Metropolitan News-Enterprise


Friday, March 22, 2019


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Ninth Circuit:

Anheuser-Busch’s Suit Against Ex-Employee For Baring Trade Secrets May Proceed


By a MetNews Staff Writer


Anheuser-Busch’s lawsuit against a former employee who disseminated the company’s trade secrets to persons who used that information in mounting a class action against the beer-brewer was not a SLAPP under California law, the Ninth U.S. Circuit Court of Appeals has held.

Wednesday’s memorandum opinion was the second one in the case. On Nov. 13, 2015, the Ninth Circuit reversed the denial by Senior District Court Judge Garland E. Burrell Jr. of the Eastern District of California of an anti-SLAPP by defendant James A. Clark.

Burrell found that Clark failed to show that he was sued based on protected conduct, as required by the first prong of the anti-SLAPP statute, Code of Civil Procedure §425.16. The Ninth Circuit said:

“Anheuser-Busch’s papers make clear that it sued Clark for acquiring and sharing information with putative class counsel to further the class action….Anheuser-Busch has therefore sued Clark for acts taken ‘in furtherance of’ a protected activity.”

Second Prong Satisfied

The opinion filed Wednesday affirms an order by District Court Judge Troy L. Nunley of the Eastern District of California denying the anti-SLAPP motion on the ground that Anheuser-Busch has satisfied the second prong of the statute by showing a probability of prevailing on the merits.

The particular document, describing secret brewing processes, was known internally as “Page 13.” Its content led to the class action in which it was contended that the alcoholic content of some of Anheuser-Busch’s products overstated.

In the diversity action, Anheuser-Busch sued under California’s Uniform Trade Secret Act.

Not Inadmissible Hearsay

Nunley rejected Clark’s contention that a declaration by Anheuser-Busch employee Kristi Skinner that Page 13 constituted a trade secret was inadmissible hearsay. He explained:

“Given her 30-plus years of work experience with Anheuser-Busch, and her specific duty as a ‘Subject Matter Expert’ to exclusively oversee the Page 13 document, Skinner establishes that her statements are supported by more than her mere understanding of the document. The declaration gives a detailed description of Page 13 and how it connects to Skinner’s job duties. As ‘custodian’ of the document, Skinner’s responsibility over Page 13 would require personal knowledge about the document as well. Thus, Skinner’s statements were based on her own personal knowledge of the matters, and do not constitute inadmissible hearsay….Therefore, the Court can consider her declaration to determine whether Page 13 constitutes a trade secret.”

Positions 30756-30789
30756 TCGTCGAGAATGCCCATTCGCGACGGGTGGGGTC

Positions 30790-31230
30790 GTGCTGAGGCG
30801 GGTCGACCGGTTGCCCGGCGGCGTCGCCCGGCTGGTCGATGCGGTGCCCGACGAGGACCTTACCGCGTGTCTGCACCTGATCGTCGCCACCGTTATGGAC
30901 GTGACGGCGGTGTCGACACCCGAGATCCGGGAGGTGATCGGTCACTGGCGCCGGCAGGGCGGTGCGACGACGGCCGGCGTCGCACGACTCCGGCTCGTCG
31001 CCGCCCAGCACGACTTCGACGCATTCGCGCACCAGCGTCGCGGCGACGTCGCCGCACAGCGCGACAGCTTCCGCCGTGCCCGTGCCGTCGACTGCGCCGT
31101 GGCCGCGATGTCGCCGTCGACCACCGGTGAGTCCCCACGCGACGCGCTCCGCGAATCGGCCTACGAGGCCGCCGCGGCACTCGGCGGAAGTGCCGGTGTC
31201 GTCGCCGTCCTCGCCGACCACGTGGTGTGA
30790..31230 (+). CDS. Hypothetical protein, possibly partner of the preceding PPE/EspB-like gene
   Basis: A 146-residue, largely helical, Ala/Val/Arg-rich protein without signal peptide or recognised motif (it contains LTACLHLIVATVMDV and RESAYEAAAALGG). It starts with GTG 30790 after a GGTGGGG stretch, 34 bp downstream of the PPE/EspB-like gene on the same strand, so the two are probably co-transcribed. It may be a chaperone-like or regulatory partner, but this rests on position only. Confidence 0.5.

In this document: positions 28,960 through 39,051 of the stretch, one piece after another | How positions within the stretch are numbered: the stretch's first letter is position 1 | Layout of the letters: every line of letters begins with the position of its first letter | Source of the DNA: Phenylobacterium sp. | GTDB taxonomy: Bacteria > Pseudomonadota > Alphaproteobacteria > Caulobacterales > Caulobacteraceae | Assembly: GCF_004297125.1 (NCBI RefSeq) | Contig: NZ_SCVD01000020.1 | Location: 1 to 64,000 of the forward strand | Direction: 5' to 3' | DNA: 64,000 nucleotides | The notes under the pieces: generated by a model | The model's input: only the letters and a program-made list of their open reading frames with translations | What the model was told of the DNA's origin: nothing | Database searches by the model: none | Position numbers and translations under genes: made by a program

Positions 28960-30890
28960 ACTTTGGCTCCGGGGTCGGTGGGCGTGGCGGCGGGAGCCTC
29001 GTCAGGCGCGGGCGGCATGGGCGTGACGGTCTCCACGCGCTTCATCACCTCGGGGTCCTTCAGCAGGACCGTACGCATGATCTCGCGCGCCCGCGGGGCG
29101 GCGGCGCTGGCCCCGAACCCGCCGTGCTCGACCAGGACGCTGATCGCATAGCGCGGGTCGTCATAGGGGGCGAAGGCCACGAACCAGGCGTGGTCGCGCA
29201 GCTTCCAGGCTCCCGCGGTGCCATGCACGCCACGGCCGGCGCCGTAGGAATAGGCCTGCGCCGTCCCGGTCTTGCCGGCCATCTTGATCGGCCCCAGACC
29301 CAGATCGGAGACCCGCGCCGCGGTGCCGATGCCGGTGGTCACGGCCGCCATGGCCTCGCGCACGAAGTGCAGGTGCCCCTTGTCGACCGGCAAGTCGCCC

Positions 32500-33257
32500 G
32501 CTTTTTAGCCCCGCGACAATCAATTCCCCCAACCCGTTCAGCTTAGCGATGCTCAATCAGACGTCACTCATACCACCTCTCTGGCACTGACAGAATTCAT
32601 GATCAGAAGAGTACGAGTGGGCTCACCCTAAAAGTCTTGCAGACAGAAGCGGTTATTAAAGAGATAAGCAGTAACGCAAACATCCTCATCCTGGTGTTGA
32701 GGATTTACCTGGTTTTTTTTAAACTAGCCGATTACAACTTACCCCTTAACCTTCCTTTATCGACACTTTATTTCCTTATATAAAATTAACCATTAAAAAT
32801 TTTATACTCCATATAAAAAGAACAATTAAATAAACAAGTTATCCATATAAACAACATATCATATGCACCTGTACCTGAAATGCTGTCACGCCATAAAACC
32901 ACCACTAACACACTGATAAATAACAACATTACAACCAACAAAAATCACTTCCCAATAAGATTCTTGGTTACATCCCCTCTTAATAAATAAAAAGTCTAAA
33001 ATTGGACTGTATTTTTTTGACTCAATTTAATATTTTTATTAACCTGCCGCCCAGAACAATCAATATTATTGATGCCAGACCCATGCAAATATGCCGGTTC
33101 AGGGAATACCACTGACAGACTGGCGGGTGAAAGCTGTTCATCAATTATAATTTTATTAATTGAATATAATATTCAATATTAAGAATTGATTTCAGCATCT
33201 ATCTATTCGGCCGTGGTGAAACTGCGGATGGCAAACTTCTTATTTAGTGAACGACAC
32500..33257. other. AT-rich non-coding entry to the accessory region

The declaration set forth the care that is taken in protecting the confidentiality of the document.

Lack of Diligence

Clark maintained that Anheuser-Busch did not act to safeguard the secrecy of Page 13 and that, to the contrary, “”the document was readily available and frequently hanging on bulletin boards and employee work stations.”

Nunley responded that in examining whether the second prong of the anti-SLAPP statute is satisfied, “the Court accepts as true all evidence favorable to the plaintiff and assesses the defendant’s evidence only to determine if it defeats the plaintiff’s submission as a matter of law.:

He wrote:

“In the instant case, Defendant’s argument as to the reasonable efforts taken to maintain the secrecy of Page 13 is ultimately immaterial as the Court will not weigh or determine credibility of Defendant’s competing evidence. Therefore, Plaintiffs present enough information that identifies a trade secret with reasonable particularity to separate it from matters of general knowledge.”

In affirming, the Ninth Circuit said:

“The district court correctly found that the declaration describing the contents of Page 13 did not contain inadmissible hearsay for the purpose of establishing the existence of a trade secret….The record also provides adequate support for the conclusion that Anheuser-Busch used reasonable efforts to maintain secrecy, and described potential damages.”

Contractual Duty

Clark had entered into confidentiality agreements with his employer. One provision said:

“Unless the Company consents or directs me otherwise in writing, I will not at any time during or after my employment with the Company use any Confidential Information for my own benefit or disclose any Confidential Information to anyone outside the Company...In addition, for a period of three (3) years following the termination of my employment with the Company and upon its request, I will certify under oath in writing that I have not disclosed or used in any way any Confidential Information.”

Clark declined to provide that certification. A cause of action against him was for breach of contract.

The memorandum opinion says:

“A reasonable factfinder could conclude that Clark’s refusal to certify non-disclosure was a breach of the confidentiality agreements….Anheuser-Busch described sufficient evidence of damages, and the contracts were not unenforceable as against public policy.”

The case is Anheuser-Busch Companies, LLC v. Clark, 17-15591.

Beer-Watering Actions

Actions against Anheuser-Busch for allegedly watering their beer were brought in the U.S. District Court for the Northern District of California and five other districts, and were transferred to the Norther District of Ohio.

Anheuser-Busch moved for a dismissal on the ground that the Alcohol and Tobacco Tax and Trade Bureau has determined that no cause of action may be maintained based on a misstatement of alcoholic content where, as in the present instance, the variation was 0.3 percent range.

The motion was granted June 2, 2014.


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